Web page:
first_img Comments are closed. e-HR has the potential to transform HR if implemented properly, as RonCollard of PricewaterhouseCoopers can testify. He explains how the PeopleSoftprogramme has led to cultural change at the companyMuch has been written about the development of e-HR and it’s potential fortransforming HR. And while many organisations have taken a tentative look atthe new technology, when it comes to the crunch they find it hard to justifythe business case for a roll-out programme. Indeed, for e-HR to work there needsto be a clear strategy, a strong business case and structured implementation. Developing a business case The main business drivers to consider in any business case shoulddemonstrate that e-HR and the associated HR transformation is part of a widerchange programme in line with business strategy. To achieve this the followingneed to be considered: – The brand – shape and focus the brand to match business requirements –ensuring the employment brand visible in the marketplace is in line with the e-businessbrand – Efficiency gains achieved through technology – choose user-friendlyadministration that will allow front-line managers and staff to focus on theirclients – Gaining greater value from HR – what are the main people issues in yourorganisation? – Return on investment – what cost reductions will be made? PricewaterhouseCoopers’ approach to e-HR is based on delivering a globaltechnology platform – PeopleSoft – linked at territory level, with an HRtransformation programme based on full HR shared services. Installed across 14 of its major sites, covering 100,000 people – 60 percent of its workforce – PeopleSoft forms the hub for all people systems andtransactions at the consultancy. It provides the foundation to help managerecruitment, retention and redeployment of staff consistently and costeffectively. The application for Europe, Middle East, Africa (EMEA) countries, includingthe UK, is run from a single data centre, and allows PwC to upgradesimultaneously across all sites. It also means a single maintenance and supportteam can be centrally located, which brings significant savings in operatingand maintenance costs. The business drivers behind PwC’s e-HR programme – Facilitating global HR reporting and data storage standards – Enabling standardisation of HR processes – Cost saving by centralising system support – Providing territory management information (including legally required HRdata) within an overall framework – Replacing legacy systems with limited lifespan functionality Challenges during the implementation of the technology platform included: – Managing a global design with the inevitable demands from individual sitesfor customisation that had to be resisted to manage costs – Larger sites wanting much more sophisticated developments on thePeopleSoft platform than the smaller sites – Controlling scope drift and costs within the timetable – achieved byextensive user involvement supported by the top HR territory leaders – Managing cross-cultural issues where understanding and definitions indifferent countries required much investment in regular dialogue Adding value Once the technology platform was built and implemented, PwC considered howit could derive maximum benefit from the investment and significantly changeand improve the delivery of HR in the UK. The company wanted to transform the way it delivered HR, making full use ofthe relevant technology to develop a shared service approach to administrativetasks. It also wanted to give HR staff the opportunity to concentrate on addingvalue, through business-supporting activities Cultural change The changes that have been implemented have provided a basis for majorcultural change at PwC, including: – Employees being given more responsibility for their personaladministration – A transformed HR function providing a more value added service – State-of-the-art systems providing a better quality service link toe-business strategy – Client-focused professionals adding value to people activities, notadministration PwC has derived maximum benefits from its e-HR programme. It has enhancedthe external brand while achieving a better quality HR service, and has seen areturn on investment in three years. Its experience has shown HR can deliversuccessful employee service technology at global level while ensuring maximumbenefits are gained from local implementation. Ron Collard is a partner in the human resources consulting practiceat PricewaterhouseCoopers. He is responsible for developing HR transformationsolutions for clients and is the project leader both for PwC global PeopleSoftimplementation and the UK HR transformation project.  He will be presenting a Softworld Masterclass: Implementing an HRSystem on a Global Scale. 6 February 10-11am.Softworld HR and Payroll takes place in Hall N8 ExCel, London 6-7 FebruaryContact: Emma HarrisImark Communications 01932 730704 Related posts:No related photos. Previous Article Next Article Add e for evolutionOn 29 Jan 2002 in Personnel Todaylast_img read more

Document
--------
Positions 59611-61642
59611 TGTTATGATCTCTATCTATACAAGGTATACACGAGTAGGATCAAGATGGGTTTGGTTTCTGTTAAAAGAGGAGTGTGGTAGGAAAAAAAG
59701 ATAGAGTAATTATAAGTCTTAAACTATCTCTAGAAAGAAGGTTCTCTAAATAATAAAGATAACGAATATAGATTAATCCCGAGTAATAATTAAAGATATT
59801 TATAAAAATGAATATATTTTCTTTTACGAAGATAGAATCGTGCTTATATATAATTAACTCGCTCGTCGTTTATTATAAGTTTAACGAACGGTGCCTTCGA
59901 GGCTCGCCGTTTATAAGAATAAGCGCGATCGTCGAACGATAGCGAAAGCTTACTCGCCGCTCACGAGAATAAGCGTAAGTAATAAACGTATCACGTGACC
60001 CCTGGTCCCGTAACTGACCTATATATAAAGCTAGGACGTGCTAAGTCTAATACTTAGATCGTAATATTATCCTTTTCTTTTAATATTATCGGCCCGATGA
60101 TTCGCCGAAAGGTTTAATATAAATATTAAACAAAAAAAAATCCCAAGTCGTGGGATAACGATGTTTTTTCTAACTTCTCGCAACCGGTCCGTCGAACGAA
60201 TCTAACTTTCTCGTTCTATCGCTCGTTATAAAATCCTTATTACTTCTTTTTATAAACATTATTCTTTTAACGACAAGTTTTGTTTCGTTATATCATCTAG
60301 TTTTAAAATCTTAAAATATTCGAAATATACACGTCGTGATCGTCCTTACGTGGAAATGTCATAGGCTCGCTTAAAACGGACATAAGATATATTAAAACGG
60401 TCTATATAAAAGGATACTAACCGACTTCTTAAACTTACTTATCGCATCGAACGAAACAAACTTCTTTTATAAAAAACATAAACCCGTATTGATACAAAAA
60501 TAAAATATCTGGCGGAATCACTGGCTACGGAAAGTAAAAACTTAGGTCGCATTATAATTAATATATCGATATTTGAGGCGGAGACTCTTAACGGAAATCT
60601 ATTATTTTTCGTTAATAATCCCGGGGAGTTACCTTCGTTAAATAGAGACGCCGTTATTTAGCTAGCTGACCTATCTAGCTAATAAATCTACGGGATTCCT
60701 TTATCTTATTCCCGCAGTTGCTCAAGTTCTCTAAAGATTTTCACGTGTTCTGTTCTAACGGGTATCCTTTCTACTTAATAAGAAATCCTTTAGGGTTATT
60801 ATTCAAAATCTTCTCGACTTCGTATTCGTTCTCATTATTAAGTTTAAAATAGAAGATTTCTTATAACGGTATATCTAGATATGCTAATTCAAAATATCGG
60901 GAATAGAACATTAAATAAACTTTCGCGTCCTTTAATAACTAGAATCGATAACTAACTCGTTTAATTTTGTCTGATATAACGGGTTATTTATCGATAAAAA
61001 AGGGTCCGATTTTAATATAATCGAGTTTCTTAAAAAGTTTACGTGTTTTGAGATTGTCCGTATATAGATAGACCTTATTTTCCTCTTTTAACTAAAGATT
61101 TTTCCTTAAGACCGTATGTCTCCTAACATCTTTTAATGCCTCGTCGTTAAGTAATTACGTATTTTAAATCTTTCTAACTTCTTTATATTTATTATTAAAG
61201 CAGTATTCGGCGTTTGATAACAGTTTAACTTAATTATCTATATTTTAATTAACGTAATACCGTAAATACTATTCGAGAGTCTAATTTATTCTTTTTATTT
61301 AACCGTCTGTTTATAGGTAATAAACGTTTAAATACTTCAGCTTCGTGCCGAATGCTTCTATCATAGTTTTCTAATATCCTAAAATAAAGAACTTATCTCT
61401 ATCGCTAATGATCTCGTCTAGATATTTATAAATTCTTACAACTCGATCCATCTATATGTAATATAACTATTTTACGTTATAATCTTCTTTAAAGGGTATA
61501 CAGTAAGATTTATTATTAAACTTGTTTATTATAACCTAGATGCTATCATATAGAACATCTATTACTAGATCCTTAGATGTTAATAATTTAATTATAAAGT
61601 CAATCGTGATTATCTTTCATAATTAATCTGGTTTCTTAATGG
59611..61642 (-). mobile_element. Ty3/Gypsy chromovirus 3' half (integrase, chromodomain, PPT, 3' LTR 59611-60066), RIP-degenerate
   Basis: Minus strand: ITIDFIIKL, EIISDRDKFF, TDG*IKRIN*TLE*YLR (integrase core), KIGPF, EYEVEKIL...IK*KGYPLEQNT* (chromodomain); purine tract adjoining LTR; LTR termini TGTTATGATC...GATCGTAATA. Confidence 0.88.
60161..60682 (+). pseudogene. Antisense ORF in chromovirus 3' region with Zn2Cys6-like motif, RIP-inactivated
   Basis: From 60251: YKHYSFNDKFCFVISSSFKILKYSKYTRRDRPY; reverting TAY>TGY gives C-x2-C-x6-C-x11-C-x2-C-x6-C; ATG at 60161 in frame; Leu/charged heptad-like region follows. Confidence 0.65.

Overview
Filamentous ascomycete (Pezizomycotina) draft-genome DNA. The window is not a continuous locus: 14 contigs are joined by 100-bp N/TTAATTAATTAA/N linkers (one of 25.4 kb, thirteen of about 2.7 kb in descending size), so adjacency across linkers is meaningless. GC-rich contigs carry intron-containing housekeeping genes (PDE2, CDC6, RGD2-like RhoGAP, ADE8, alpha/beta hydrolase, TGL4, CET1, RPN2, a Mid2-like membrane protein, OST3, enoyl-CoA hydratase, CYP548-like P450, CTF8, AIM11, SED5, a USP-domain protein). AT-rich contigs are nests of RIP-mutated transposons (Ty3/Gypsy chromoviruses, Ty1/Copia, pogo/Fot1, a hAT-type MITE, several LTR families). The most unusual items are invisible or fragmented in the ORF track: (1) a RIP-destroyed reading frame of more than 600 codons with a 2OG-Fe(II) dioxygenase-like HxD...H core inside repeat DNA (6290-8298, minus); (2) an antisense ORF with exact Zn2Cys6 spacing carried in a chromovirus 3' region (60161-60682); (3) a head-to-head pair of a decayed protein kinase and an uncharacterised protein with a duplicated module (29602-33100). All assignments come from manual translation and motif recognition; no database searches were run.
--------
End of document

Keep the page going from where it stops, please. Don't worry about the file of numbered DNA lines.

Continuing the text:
first_imgLYNDON CENTER, VT.– Lyndon State College has secured a USDA Rural Business Enterprise Grant (RBEG) that will help the Newport-Derby area grow new businesses and respond to the changing economic climate. The RGEG project, dubbed an Incubator without Walls, will help businesses identify the most effective ways to respond to the addition of big box stores in the area and other challenges. The total cost of the project is $322,059. Lyndon State and the collaborative partners will contribute a total of $59,695 towards the project, in addition to the grant.The grant will cover the hiring of a full-time Incubator without Walls director who will coordinate monthly workshops that will be available to over 200 area businesses, provide an “incubator experience” to 20 participating businesses and coordinate Lyndon State faculty and student involvement in the business development activities. The liaison will connect area businesses with faculty mentors at Lyndon State to address the needs of the business while providing students with an opportunity to put theory into practice.LSC President Carol A. Moore says that the IWW is a perfect win-win opportunity for business and LSC. “Our faculty and students look for every situation that will put business and students together, where business can meet a challenge or solve a problem and our students can put theory into practice,” she said.There are a number of area businesses who have already benefited from market studies and new marketing plans created for them by LSC business students, such as Granite Industries of Vermont in Barre and Jed’s Maple Products in Westfield.”Small businesses are the backbone of our rural economy. Their entrepreneurial spirit and commitment to their community creates jobs and brings economic stability to rural communities across our nation,” said Jolinda LaClair, state director of USDA Rural Development. “Providing technical assistance to small businesses in rural areas demands innovative ideas. Incubator without Walls is a creative solution that will benefit the small rural businesses in the area as well as give first-hand experience to the business students of Lyndon State College.”The grant was supported by the Vermont congressional delegation. Senator Bernie Sanders agrees that “small business is the backbone of our Vermont economy, and Lyndon State College once again is demonstrating its strong commitment to serving our community in the Northeast Kingdom by helping with the development needs of small and emerging businesses.”This project builds on a marketing study performed by the University of Vermont Extension Service and is a collaboration among Lyndon State College, the Vermont Small Business Development Center, Northeastern Vermont Development Association, Northern Communities Investment Corporation and the towns of Newport and Derby. For more information, please call Dean of Institutional Advancement Bob Whittaker at 802-626-6427.last_img read more